Conducted at any time throughout the day; a reading of at least 200 mg/dL indicates type 2 diabetes.
Conducted at any time throughout the day; a result below 5.7% is considered normal. A result greater than 5.7% is considered an indication of prediabetes, and a result of 6.5% or higher indicates type 2 diabetes.
Zanini says high blood glucose treatment is a hyper-individualized process based on several personal details. These include age, pre-existing conditions, current medications, and current blood glucose value. But, several overarching lifestyle changes can help reduce high blood glucose.
Everyone can benefit from consuming a diet rich in whole foods. It’s further beneficial to minimize intake of processed foods, such as foods containing sugar, flour, and vegetable seed oil. While there is no “best” diet for everyone, this golden rule of nutrition can help any person get more from their meals.
Personalized nutrition makes room for your unique differences and takes your individuality into account. The best way to find your perfect diet is to test different approaches, experiment, work with a dietitian, and use data such as glucose monitoring to assess if something is working or not.
Take breaks during a sedentary workday, add a walk around the block to your morning routine, or try a new form of exercise. These activities bring great benefit in both the short and long term while helping reduce your overall stress. Including regular strength training and aerobic exercise will help to lower glucose values, as well.
Make stress-relieving practices like reframing your thoughts and soothing breathing exercises part of your daily routine. Doing so will reduce your overall stress and, in turn, help prevent spikes in cortisol.
Getting good rest will help regulate your hormones and reduce unwanted spikes in your blood glucose levels.
According to the American Diabetes Association, maintaining a healthy weight can help reduce your risk of developing high blood glucose and diabetes. If you’re working toward a healthy weight, the ADA recommends creating a sustainable routine you can stick with and focusing your efforts toward realistic goals.
A doctor may prescribe anti-diabetes medication like metformin to help lower your blood glucose levels. If you’re at high risk of developing diabetes, taking this medication is crucial for lowering high glucose levels.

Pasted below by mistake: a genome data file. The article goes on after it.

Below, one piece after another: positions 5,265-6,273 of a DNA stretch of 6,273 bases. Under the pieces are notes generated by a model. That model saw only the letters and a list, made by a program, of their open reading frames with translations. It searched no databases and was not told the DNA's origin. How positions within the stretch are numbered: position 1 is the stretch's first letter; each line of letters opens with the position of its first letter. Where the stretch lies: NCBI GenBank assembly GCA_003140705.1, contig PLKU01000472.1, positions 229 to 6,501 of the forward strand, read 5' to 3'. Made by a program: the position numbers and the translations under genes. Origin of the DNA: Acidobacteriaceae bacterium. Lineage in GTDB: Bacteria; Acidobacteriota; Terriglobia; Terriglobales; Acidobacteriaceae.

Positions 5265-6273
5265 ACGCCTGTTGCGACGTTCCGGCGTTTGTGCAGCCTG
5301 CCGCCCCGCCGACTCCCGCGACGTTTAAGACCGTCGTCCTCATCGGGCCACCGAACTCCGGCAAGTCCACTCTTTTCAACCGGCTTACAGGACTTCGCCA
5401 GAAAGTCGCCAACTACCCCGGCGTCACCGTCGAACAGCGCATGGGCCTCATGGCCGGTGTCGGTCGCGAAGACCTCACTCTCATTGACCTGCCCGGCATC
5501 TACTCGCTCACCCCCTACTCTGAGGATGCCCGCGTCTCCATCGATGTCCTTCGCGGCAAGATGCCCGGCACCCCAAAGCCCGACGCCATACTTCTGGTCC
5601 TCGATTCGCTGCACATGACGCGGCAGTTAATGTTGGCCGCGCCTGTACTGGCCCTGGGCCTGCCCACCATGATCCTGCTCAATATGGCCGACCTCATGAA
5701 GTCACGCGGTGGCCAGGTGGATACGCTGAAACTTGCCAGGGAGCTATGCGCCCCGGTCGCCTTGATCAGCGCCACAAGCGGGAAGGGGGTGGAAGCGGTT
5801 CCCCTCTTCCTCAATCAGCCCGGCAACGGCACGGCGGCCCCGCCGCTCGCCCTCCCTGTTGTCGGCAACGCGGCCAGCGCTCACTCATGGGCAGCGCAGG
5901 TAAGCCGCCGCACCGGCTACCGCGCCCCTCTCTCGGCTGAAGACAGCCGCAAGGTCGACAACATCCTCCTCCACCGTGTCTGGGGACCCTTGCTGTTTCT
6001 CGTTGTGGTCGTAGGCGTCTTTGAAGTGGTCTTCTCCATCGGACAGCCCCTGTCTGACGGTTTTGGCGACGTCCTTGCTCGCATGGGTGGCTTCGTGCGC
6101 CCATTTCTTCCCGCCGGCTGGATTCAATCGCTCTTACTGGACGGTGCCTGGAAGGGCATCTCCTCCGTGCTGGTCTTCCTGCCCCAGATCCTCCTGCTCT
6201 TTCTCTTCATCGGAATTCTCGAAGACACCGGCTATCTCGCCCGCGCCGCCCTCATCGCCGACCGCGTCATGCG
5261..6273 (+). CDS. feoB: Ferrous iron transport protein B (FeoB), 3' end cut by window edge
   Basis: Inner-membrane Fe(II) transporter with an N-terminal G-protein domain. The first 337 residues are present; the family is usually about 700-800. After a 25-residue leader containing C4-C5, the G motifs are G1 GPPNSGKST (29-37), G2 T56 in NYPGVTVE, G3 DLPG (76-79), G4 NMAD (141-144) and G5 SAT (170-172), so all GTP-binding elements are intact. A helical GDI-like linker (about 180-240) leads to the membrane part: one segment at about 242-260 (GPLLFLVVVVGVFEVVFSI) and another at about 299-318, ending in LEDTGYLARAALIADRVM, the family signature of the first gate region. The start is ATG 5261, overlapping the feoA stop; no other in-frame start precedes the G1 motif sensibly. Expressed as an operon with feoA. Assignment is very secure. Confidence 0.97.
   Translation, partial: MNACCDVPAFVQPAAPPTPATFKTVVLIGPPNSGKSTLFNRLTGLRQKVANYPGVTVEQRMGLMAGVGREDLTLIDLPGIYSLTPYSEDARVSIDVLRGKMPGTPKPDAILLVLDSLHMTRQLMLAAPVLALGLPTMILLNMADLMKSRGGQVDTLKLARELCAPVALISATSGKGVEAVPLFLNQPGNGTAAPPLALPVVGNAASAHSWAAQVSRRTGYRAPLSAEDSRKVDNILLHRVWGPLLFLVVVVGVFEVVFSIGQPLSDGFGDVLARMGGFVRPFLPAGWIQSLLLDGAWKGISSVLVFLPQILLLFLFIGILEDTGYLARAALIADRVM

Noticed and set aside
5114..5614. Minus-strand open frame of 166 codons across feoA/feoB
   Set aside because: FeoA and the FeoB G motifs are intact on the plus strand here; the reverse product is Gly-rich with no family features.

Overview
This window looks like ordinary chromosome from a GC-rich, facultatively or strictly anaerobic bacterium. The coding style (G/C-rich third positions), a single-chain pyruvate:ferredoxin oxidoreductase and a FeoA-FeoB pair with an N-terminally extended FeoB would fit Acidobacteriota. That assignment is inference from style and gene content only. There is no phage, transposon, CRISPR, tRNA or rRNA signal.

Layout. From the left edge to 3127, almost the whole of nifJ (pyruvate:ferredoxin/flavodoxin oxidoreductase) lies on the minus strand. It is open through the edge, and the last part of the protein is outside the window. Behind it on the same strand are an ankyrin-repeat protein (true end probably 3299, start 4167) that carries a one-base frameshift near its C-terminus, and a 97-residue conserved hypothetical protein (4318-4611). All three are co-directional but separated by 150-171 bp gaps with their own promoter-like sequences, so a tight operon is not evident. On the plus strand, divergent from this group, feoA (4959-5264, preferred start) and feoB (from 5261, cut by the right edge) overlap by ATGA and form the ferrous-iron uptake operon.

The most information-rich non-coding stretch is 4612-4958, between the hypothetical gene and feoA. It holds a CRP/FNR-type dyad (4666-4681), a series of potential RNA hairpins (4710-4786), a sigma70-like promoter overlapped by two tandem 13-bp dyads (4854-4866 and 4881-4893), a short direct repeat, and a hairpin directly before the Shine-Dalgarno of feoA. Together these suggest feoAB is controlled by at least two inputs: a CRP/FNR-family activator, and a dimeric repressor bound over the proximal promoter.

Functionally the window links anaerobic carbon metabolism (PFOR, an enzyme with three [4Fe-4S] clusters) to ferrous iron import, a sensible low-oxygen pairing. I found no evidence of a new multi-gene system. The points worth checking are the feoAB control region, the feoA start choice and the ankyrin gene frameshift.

Your yearly doctor’s appointment is an excellent time to check in on your blood glucose levels. This is especially true if your age (over 45 years old), weight, or family history put you at higher risk for developing diabetes in general.
If you suspect you may have high blood glucose already, Zanini says that any changes in your health count as cause to see your doctor. Make an appointment to undergo the diagnostic tests listed above and to discuss treatment options with your provider. If you have high blood glucose and experience trouble breathing, vomiting, confusion, extremely high thirst, or other symptoms of diabetic ketoacidosis, seek medical attention right away. This condition occurs when your body burns fat too quickly and converts it into ketones, which make your blood acidic. It can be life-threatening if left untreated.
When learning more about your overall health and how your body responds to your routines, staying informed about your blood glucose levels should be a top priority. The following glucose monitoring options can help you get a better picture of your health:
As previously described, your doctor can conduct a series of blood tests to determine your blood glucose level. These may include a fasting blood glucose test or a random blood glucose test.
Your doctor may also conduct an oral glucose tolerance test. This procedure requires you to fast for eight hours, drink a high-sugar solution, and wait two more hours before your doctor tests your blood. From that test, they can identify your blood glucose level.
Also known as a glucose meter, this device tests your blood glucose level with a finger prick. It can provide you with on-demand readings of your blood glucose levels.
This option measures your levels through a small, painless device on the back of your arm, keeping you updated on your blood glucose 24/7 and showing your responses to food, exercise, and other routines in real time.
High blood glucose is an individualized issue, but knowing its causes and symptoms will help you understand how it can affect your life. Prioritizing sleep, nutrition, and regular doctor’s visits are key for maintaining a healthy blood glucose level. They're also highly effective preventative measures. Keeping track of new symptoms or changes in your health, like weight loss, fatigue, or increased thirst and urination is also important.
If you know the indicators of high blood glucose, you can feel more informed about your health as a whole and know when it's time to seek medical treatment. Staying on top of your levels by developing healthier lifestyle habits and monitoring your body’s responses to these changes puts you in control and can help bring your levels down to a healthy range.